1960s >> 1967 >> no-749-january-1967
Seven Days for Socialism
The main meeting of the week was a “Four Party Forum” on Monday, 19th September at head office in Clapham. About forty people came along to hear H. Baldwin speak for the SPGB in opposition to a local Tory councillor and the National Chairman of the Young Liberals. The Labour party speaker failed to attend. Reports of this meeting appeared in several South London newspapers.
Outdoor meetings were held each night from Monday to Friday at Earls Court, these being supported in turn by West London, Greenford, South-West London and Paddington branches. A consistently good turn-out by members resulted in over 150 Socialist Standards being sold at these meetings.
In addition there were the normal weekly meetings held at East St., Walworth (Sunday), Lincoln’s Inn Fields (Monday), Tower Hill (Thursday) and Hyde Park (Sunday). In this same week SPGB speakers also addressed a number of youth political organisations, such as the Kingston and Malden Young Socialists and the Southend Young Liberals.
Glasgow branch started their campaign with a meeting at the McLellan Galleries on ‘The Challenge of Socialism’. About sixty people came along to hear the socialist case. On Tuesday, 20th September there was a literature drive in Ruchill ward and this was followed on the next day by a very successful indoor meeting at the Dixon Halls, Cathcart.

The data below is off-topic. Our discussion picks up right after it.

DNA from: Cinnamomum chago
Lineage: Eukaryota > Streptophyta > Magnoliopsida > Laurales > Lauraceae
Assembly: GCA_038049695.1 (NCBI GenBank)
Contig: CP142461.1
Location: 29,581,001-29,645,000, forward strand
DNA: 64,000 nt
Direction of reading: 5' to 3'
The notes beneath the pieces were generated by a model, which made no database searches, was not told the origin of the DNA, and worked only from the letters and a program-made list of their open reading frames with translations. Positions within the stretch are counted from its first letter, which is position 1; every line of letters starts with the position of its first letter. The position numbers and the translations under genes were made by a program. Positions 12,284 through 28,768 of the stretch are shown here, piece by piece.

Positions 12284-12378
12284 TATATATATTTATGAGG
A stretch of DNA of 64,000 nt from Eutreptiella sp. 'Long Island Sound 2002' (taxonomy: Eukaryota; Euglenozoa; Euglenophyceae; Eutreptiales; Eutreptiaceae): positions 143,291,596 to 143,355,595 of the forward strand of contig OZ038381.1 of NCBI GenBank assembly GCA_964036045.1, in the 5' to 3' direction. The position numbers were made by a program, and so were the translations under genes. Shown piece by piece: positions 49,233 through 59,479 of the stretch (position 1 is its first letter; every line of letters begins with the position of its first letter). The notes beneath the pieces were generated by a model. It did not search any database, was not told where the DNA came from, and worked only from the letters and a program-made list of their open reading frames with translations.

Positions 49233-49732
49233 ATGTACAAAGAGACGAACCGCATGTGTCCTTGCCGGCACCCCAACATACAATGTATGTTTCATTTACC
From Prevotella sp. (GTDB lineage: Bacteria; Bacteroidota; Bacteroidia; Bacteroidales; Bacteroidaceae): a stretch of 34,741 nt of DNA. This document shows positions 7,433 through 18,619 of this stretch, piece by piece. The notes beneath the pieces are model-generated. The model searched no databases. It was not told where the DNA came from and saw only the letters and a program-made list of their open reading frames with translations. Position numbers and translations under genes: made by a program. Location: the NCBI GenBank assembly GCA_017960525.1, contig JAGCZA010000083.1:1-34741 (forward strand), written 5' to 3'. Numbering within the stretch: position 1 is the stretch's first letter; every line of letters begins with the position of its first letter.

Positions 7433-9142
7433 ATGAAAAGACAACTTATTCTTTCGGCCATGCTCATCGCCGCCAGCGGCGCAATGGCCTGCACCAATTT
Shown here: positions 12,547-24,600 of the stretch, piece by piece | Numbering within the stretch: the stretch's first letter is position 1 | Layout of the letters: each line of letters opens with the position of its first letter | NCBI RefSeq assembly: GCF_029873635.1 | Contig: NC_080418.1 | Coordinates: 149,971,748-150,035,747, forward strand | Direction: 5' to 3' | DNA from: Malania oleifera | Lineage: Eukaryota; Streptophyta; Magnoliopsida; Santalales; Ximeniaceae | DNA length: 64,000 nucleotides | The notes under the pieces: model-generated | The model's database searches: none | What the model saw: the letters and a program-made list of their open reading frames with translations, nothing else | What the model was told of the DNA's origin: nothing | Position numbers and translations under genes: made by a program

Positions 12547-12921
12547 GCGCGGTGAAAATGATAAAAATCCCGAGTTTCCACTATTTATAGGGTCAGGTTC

On top of this Glasgow members were busy bill-posting and distributing leaflets. Over the weekend period four outdoor meetings were held in Glasgow’ and another two in Edinburgh. 120 Socialist Standard and Western Socialists were sold during the week.
Our comrades in Swansea were less successful. Despite advertisements in the local press, only ten people turned up to the indoor meeting they had organised. Nevertheless, our comrade Ambridge spoke on the subject of socialism to this small but interested audience.
The Belfast branch of the World Socialist Party of Ireland made its usual herculean efforts to get the most out of their campaign. Literature drives covered the Duncairn, Falls, Stranmillis and Ormeau districts of Belfast as well as Larne. A number of indoor meetings were held despite the attempts of religious bigots (“devout believers in capitalism”, as one Belfast member put it) to wreck these. Unfortunately, it was impossible to organise any outdoor meetings because these are at present banned by the city authorities. However, the branch did prepare and distribute a special ‘Seven Days for Socialism’ leaflet.
In all a worthwhile effort and a useful limbering-up for the week of activities which is proposed for May, 1967.